What is Monkeypox?
Monkeypox is a rare viral infection transmitted to humans by both animals and humans. Like smallpox, it’s a member of the orthopoxvirus family and can cause lesions and blisters on the face and body. Since the eradication of smallpox, monkeypox is now recognised as the most important orthopoxvirus in humans.
Monkeypox was first discovered in 1958 among monkeys kept for research purposes. Until recently, infections of monkeypox in humans had mostly been limited to areas of central and western Africa, specifically in the Democratic Republic of Congo (DRC) and Nigeria where the virus is naturally occurring.
More recently and according to the World Health Organization, fifteen countries on four continents have reported confirmed cases of monkeypox.
Reported Cases: 1970-2019[3,4]
How is it spread?
Animal to human transmission occurs via contact with or consumption of infected animals.
Human to human transmission mainly occurs through respiratory droplets, direct contact with infected secretions and from being in a contaminated patient environment.
- Contact with clothing, bedding or towels used by an infected person
- Contact with monkeypox lesions and scabs
- Contact with respiratory droplets from the cough and sneeze of an infected person
What are the signs and symptoms?
Most people infected with monkeypox will recover within several weeks although some cases are more severe than others. The time between the exposure to monkeypox and first signs of symptoms can range between 5 to 21 days. The symptoms of this virus are split into two phases:
Invasion phase (0-5 days)
- Intense headaches
- Swollen lymph nodes
- Back pain
- Muscle ache (Myalgia)
- Intense lack of energy
Skin eruption phase (10 days – 3 weeks)
1-3 days after the fever, various stages of rash appear. This often begins on the face and then spreads elsewhere on the body.
The rash can evolve from lesions with flat bases to small fluid-filled blisters and pustules. Crusts will occur approximately 10 days after fever and can take three weeks to completely disappear.
Am I at risk?
Monkeypox infects thousands of people every year and can lead to death in up to one tenth of cases. In a global society, the risk of international spread is a huge concern and yet there is still a lack of awareness surrounding the nature of the disease and its risk of transmission.
According to the European Centre for Disease Prevention and Control (ECDC), transmission can occur in the following ways:
Contact with an infected animal or human, or contaminated material that enables the virus to enter the body through broken skin, the respiratory tract or the mucous membranes.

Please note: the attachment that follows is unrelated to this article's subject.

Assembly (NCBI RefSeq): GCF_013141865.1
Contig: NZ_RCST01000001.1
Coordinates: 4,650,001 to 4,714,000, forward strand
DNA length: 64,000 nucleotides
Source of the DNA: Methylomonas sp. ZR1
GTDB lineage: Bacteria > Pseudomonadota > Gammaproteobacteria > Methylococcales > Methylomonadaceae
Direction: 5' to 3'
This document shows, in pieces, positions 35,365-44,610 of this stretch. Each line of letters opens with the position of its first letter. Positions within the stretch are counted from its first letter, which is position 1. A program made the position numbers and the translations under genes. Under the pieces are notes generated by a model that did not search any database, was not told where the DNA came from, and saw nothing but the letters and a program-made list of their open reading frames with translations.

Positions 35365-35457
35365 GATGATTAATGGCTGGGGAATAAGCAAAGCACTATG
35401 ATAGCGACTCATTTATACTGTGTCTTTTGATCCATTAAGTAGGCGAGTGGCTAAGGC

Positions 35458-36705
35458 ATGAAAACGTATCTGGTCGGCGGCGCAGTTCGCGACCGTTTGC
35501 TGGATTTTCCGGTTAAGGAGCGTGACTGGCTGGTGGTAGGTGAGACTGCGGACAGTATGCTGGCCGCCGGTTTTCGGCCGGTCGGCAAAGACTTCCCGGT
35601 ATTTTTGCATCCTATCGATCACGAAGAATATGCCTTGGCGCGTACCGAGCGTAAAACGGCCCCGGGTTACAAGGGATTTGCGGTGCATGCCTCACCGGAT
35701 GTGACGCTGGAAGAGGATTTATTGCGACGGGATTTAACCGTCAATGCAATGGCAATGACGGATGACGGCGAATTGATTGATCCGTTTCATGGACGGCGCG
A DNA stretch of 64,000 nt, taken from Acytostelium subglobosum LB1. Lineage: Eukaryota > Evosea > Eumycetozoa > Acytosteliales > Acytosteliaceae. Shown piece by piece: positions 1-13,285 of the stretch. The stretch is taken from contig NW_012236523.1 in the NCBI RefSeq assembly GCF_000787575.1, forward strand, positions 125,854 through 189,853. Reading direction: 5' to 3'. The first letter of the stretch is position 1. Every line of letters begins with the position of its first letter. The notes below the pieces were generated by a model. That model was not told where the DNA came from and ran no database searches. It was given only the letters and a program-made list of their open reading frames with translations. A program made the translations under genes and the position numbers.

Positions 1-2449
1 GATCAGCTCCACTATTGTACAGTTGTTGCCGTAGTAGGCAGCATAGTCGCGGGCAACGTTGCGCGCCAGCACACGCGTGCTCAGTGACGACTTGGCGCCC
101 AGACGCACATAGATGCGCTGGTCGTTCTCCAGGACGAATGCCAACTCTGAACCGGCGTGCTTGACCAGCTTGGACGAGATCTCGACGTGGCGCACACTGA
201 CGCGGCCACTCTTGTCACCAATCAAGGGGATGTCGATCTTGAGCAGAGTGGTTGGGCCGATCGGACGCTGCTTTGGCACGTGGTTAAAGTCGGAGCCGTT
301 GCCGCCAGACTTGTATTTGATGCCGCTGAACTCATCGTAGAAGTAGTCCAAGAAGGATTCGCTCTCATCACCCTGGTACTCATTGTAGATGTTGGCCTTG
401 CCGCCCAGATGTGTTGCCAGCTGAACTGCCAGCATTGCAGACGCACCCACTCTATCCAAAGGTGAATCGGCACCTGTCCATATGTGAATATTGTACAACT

Direct or indirect contact with live or dead animals – via a bite or a scratch and the preparation of bush meat. Eating poorly cooked meat of an infected animal is also a risk. The virus can also be transmitted through direct contact with body fluids or lesions from an infected animal and indirect contact with contaminated material.
Human-to-human transmission is rare but is reported to occur during direct and prolonged face-to-face contact via large respiratory droplets. It can also be transmitted through direct contact with body fluids of an infected person or with contaminated objects, such as bedding or clothing.
Protecting yourself against monkeypox
If you are at risk of contracting monkeypox, speak to your doctor, employer or local travel clinic about what you can do to minimise the risk of infection. You can also follow these practical measures to protect yourself and prevent the spread of infection to others:
- Avoid contact with wild, sick and dead animals
- Make sure all food that contains animal meat is thoroughly cooked
- Avoid close contact with monkeypox patients
If you are a health worker caring for a patient with monkeypox, you should follow standard infection control precautions.
If you are returning from Africa and you are experiencing any of the monkeypox symptoms, visit a healthcare professional.
Learn more about monkeypox from the World Health Organization.
- NCBI, https://www.ncbi.nlm.nih.gov/pmc/articles/PMC6131633/ accessed 01/04/20
- WHO, https://www.who.int/health-topics/monkeypox/ accessed 30/03/20
- WHO, https://www.who.int/csr/don/05-october-2018-monkeypox-nigeria/en accessed 01/04/20
- WHO, https://www.who.int/news-room/fact-sheets/detail/monkeypox accessed 01/04/20
- WHO, https://www.who.int/csr/don/05-june-2018-monkeypox-cameroon/en/ accessed 29/03/20